There are times when theology can be very practical, times when what we believe and what we preach to ourselves can have a profound impact on our spiritual well-being. Nowhere is this more true than when we face times of darkness.
I guarantee you Jesus will help you and change you. You may not see drastic changes from day to day, but I promise you that 5 years from now you will say to me you can’t believe how much Jesus has changed you.
When reading through the NT, it does not take long to realize that Luke sounds different than John, and Paul different than both of them. So what basis is there for seeing unity in the midst of such diversity?
One area where compartmentalizing (the opposite of integration) has hurt the church is the isolation of evangelism. Outreach has often been seen as a separate or unusual “program” in the church rather than a core component of its existence.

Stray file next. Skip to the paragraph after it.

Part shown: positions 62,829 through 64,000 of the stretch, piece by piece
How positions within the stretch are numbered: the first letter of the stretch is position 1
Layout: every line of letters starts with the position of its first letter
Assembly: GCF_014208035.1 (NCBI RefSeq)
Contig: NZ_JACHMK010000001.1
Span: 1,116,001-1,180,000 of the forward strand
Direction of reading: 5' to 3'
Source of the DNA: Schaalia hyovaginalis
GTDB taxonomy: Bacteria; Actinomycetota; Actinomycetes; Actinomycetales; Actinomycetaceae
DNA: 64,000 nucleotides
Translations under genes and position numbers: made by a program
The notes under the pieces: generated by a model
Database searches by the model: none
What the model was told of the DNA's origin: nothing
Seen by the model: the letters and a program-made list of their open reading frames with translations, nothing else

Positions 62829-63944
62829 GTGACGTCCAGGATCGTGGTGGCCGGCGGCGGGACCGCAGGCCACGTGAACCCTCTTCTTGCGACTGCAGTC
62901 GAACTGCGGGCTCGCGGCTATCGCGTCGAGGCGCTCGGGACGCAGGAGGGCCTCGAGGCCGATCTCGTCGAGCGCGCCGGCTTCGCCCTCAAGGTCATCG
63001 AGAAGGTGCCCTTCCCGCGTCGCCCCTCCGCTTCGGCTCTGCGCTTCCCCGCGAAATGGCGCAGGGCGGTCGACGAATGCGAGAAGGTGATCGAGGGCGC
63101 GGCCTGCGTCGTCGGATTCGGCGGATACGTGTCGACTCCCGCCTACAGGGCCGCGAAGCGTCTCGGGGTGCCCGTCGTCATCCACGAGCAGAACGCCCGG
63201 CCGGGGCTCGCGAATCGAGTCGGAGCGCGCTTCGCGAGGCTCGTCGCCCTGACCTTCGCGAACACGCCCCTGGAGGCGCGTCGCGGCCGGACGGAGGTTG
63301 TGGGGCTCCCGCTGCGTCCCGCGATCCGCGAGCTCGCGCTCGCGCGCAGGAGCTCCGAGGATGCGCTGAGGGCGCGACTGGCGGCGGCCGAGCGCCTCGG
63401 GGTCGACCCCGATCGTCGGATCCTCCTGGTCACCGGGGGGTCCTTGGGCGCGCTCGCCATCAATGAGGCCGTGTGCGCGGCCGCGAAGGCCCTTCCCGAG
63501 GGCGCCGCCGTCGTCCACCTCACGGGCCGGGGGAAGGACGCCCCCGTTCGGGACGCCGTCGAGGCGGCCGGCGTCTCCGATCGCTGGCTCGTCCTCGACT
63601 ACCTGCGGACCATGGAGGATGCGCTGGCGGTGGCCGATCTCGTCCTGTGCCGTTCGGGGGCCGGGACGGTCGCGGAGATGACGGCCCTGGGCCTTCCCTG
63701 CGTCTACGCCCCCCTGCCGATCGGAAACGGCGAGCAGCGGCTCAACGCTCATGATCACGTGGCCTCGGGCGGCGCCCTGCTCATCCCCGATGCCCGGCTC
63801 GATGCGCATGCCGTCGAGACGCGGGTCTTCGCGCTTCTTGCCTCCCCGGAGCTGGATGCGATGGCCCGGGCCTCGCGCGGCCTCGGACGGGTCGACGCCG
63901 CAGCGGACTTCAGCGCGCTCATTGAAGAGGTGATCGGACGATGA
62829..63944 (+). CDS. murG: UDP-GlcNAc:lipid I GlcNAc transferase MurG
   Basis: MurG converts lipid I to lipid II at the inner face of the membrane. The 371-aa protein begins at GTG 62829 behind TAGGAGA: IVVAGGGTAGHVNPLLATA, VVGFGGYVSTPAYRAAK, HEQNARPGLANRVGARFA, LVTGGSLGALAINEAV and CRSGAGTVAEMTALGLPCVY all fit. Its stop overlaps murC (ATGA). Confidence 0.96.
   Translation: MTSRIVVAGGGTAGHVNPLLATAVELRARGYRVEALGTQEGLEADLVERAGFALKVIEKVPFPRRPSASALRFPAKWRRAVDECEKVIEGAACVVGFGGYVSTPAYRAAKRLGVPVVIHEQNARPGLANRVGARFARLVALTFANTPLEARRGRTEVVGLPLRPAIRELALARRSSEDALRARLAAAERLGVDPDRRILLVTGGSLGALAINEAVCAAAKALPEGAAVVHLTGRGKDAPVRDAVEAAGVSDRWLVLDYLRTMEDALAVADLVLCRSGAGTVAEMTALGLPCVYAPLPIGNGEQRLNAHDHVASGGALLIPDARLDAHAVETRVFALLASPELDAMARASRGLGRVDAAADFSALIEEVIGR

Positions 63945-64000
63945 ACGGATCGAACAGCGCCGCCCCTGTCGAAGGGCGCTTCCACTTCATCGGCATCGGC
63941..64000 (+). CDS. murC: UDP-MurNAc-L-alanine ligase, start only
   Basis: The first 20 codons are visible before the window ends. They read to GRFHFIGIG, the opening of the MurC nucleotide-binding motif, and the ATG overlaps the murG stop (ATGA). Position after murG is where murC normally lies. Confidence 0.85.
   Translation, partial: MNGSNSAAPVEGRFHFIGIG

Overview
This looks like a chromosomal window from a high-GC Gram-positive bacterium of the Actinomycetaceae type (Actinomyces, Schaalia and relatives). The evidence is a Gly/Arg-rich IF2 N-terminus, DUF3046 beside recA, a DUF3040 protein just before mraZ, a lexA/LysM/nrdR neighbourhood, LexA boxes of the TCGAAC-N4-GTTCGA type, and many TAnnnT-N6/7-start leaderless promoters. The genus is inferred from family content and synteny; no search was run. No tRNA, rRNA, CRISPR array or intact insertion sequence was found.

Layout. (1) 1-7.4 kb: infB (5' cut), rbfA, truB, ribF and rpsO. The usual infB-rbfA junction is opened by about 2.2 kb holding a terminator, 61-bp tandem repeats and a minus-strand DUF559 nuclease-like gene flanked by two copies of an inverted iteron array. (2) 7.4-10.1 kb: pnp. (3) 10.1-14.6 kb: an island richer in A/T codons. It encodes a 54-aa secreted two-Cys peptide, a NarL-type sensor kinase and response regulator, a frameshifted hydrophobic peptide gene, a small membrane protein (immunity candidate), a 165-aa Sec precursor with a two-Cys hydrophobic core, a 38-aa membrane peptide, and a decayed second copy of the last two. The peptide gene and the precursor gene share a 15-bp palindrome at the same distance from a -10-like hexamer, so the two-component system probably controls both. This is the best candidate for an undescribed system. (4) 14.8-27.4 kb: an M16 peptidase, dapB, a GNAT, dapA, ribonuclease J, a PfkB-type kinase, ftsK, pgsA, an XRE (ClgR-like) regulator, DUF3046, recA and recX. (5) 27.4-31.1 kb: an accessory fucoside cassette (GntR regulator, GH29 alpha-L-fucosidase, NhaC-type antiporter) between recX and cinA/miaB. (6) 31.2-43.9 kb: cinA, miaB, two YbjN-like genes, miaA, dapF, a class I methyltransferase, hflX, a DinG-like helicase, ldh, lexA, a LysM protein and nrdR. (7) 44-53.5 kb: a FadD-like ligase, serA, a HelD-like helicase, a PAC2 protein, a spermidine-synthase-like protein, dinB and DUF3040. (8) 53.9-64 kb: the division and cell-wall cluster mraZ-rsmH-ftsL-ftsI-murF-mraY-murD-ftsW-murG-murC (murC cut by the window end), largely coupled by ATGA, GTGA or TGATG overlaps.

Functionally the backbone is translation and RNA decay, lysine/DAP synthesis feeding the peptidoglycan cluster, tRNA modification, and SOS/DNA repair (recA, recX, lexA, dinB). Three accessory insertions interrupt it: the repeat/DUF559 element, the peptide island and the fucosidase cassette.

I remember being shocked as a young adult by some Hollywood wedding (a true story) in which the traditional vows were replaced with promises to be faithful “until the death of love parts us.” It’s time to return to basics. Love is a commitment, not a feeling. Feelings follow from godly actions, not vice-versa.
It’s a problem I see in churches. It’s a problem I could see us having in the church I now pastor… if we aren’t careful. If we aren’t careful we can depend more on the structure than on an utter dependence on God.
Why is sexual sin singled out as uniquely damaging to the body in a way that other physical actions are not? Substance abuse, gluttony, cutting—these are all harmful acts to the body, but they do not do what sexual misconduct does, according to Paul.